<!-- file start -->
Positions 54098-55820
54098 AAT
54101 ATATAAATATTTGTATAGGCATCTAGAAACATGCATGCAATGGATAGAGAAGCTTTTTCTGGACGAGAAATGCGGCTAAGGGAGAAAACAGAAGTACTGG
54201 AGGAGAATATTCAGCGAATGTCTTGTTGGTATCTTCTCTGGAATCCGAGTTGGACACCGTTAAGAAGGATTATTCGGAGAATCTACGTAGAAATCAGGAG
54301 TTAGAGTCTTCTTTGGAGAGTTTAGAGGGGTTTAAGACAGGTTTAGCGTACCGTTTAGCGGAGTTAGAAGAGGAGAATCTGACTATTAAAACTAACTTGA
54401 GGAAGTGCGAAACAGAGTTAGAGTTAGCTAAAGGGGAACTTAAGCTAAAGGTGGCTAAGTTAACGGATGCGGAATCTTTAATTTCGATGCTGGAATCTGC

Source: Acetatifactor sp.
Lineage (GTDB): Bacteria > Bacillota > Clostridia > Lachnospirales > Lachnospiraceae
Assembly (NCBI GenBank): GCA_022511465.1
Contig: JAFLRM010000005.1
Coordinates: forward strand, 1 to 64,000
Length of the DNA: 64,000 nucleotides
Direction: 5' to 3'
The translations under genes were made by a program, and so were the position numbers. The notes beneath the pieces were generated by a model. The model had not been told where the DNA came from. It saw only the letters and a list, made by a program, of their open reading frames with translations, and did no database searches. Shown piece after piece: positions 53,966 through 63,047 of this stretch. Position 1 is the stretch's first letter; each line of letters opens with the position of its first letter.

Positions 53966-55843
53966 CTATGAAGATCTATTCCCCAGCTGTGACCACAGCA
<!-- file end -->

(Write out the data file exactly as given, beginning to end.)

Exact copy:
Positions 54098-55820
54098 AAT
54101 ATATAAATATTTGTATAGGCATCTAGAAACATGCATGCAATGGATAGAGAAGCTTTTTCTGGACGAGAAATGCGGCTAAGGGAGAAAACAGAAGTACTGG
54201 AGGAGAATATTCAGCGAATGTCTTGTTGGTATCTTCTCTGGAATCCGAGTTGGACACCGTTAAGAAGGATTATTCGGAGAATCTACGTAGAAATCAGGAG
54301 TTAGAGTCTTCTTTGGAGAGTTTAGAGGGGTTTAAGACAGGTTTAGCGTACCGTTTAGCGGAGTTAGAAGAGGAGAATCTGACTATTAAAACTAACTTGA
54401 GGAAGTGCGAAACAGAGTTAGAGTTAGCTAAAGGGGAACTTAAGCTAAAGGTGGCTAAGTTAACGGATGCGGAATCTTTAATTTCGATGCTGGAATCTGC

Source: Acetatifactor sp.
Lineage (GTDB): Bacteria > Bacillota > Clostridia > Lachnospirales > Lachnospiraceae
Assembly (NCBI GenBank): GCA_022511465.1
Contig: JAFLRM010000005.1
Coordinates: forward strand, 1 to 64,000
Length of the DNA: 64,000 nucleotides
Direction: 5' to 3'
The translations under genes were made by a program, and so were the position numbers. The notes beneath the pieces were generated by a model. The model had not been told where the DNA came from. It saw only the letters and a list, made by a program, of their open reading frames with translations, and did no database searches. Shown piece after piece: positions 53,966 through 63,047 of this stretch. Position 1 is the stretch's first letter; each line of letters opens with the position of its first letter.

Positions 53966-55843
53966 CTATGAAGATCTATTCCCCAGCTGTGACCACAGCA